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Discussion Starter #10
But since Nico seems to be an electrician by trade, I'd like to hear from him on the possibility of "power spikes" and "frying" things.

Ok, (IMO)

I'm not actually an electrician, by trade I'm an electronics technician. I maintain and repair high power RADAR, satellite and inertial navigation systems.

The chances of power spikes occurring as a result of starting the bike the way you suggest are negligible. BUT power spikes can (and regularly do) damage a vehicle's electrical system, the way this most commonly happens is people start their car/bike then disconnect the battery. The battery acts as a really big buffer to prevent high over-voltage conditions occurring.

While we are on the subject of that old thread one of the posts suggested running a diode directly off one of the windings - This I would strongly advise against as placing that much AC voltage into the system is a long term recipe for disaster. Its exactly why you have a regulator in the first place!

However I'm with Duff in that I don't want to treat my bike this way (however ridiculous it is). I like to let it all prime ect. ect. and then start er up, I also don't let the revs get up to high before its warmed up a bit. But I don't leave it in the driveway idling to get warm either...

Anyway thats my 2c

BTW fteac70 you don't have to be smart you just have to have had a chance to learn, unless your Jessica Simpson - then you have no hope and probably shouldn't own a bike anyway...
As for more, I have just finished making the circuit board for a power friendly indicator flash rate fix, just have to put the components on it and its done - and it measures a small (LBH) 1.25" x 0.6" x 0.15", which is about twice the size of my thumb nail and draws less than 2mA (about 1700 times less power than the resistor method). hopefully it works!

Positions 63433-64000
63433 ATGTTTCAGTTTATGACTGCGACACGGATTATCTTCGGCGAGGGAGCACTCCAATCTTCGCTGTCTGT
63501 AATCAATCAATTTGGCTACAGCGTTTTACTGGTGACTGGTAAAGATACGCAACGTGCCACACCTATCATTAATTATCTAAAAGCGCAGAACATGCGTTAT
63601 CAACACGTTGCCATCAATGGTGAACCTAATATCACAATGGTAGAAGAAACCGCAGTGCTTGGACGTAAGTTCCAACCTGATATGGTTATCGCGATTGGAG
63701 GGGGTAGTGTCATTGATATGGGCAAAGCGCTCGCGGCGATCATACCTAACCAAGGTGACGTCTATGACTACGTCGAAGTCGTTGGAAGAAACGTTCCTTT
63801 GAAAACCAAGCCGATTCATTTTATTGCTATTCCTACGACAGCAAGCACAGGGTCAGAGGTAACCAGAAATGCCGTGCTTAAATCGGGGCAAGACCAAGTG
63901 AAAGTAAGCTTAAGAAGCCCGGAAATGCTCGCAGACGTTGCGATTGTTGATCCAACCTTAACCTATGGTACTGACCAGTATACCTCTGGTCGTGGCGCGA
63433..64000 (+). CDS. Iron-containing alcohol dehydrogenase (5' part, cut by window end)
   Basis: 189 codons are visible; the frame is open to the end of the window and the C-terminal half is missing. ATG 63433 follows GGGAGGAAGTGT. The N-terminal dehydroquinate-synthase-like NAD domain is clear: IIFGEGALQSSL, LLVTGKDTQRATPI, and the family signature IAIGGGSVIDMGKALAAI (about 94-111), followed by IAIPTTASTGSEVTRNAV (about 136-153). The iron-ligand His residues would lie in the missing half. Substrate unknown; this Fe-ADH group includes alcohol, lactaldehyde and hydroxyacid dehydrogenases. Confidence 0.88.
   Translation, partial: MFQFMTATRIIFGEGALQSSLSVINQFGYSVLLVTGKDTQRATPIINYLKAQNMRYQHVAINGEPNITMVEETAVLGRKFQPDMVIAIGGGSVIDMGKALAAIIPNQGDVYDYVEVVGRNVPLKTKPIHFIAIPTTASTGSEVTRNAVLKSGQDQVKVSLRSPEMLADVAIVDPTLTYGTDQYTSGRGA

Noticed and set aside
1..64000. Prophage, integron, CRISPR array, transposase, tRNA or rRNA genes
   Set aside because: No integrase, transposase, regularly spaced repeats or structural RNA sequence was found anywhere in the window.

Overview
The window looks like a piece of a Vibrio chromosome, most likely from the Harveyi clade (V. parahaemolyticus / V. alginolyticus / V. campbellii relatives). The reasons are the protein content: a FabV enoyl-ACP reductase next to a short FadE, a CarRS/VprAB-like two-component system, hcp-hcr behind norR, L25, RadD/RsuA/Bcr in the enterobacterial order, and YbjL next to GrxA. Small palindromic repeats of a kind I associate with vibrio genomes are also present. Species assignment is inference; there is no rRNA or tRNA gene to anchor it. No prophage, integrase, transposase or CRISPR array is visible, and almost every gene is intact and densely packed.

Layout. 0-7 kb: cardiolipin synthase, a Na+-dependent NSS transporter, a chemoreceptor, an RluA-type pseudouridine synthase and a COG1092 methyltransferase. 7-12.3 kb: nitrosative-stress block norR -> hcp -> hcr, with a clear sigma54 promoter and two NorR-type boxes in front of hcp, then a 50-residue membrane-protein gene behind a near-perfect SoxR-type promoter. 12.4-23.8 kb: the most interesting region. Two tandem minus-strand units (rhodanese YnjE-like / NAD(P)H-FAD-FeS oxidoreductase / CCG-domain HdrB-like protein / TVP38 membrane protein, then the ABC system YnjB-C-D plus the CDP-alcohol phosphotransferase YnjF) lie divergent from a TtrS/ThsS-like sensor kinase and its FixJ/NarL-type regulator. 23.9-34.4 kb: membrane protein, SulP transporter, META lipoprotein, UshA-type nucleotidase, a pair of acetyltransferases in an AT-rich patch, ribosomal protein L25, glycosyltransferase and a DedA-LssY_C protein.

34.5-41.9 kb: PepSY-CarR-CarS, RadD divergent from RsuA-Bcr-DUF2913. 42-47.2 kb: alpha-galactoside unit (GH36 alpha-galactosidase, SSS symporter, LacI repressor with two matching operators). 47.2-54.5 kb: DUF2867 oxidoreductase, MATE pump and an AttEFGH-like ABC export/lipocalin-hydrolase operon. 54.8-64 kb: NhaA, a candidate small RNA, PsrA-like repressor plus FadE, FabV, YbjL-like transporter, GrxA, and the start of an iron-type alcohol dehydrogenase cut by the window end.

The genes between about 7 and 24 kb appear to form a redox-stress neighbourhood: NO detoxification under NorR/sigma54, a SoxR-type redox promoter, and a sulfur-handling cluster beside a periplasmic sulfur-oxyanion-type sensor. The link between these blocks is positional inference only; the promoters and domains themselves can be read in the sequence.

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Anyone know where we can get all these parts in the US? I'd like to try this. I've tried Digikey and Jameco and it doesn't seem like they have everything. I'd also like to get things from one place instead of having to order from multiple places.
 

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Nico,

I too am trained in the Electronic Field only since the stupid military has gone to COTS (Commercial Off the Shelf) for troubleshooting and repair, I have since not been able to play or learn any fun stuff with electronics. So as I gain experience in my job I am losing the knowledge I was originally taught.

I don't pay attention to how smart Jessica is, I just want to bang the crap out of her over and over again and then take a hell of a lot of nude pics of her on my bike. Then do it again. Like I care if she thinks buffalos have wings.
I appreciate the fact that some people obviously enjoy their work and hobby enough to share it. Good Day, Mate.
 

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Anyone know where we can get all these parts in the US? I'd like to try this. I've tried Digikey and Jameco and it doesn't seem like they have everything. I'd also like to get things from one place instead of having to order from multiple places.
Have just done a quick search and Digikey has everything you need, just search for the part number that is under the description heading - not the jaycar part number, the only one you may have trouble with is the relay but if you search for "255-2815-ND" you should find it no worries.

Let me know how you go! And if you have any questions just ask.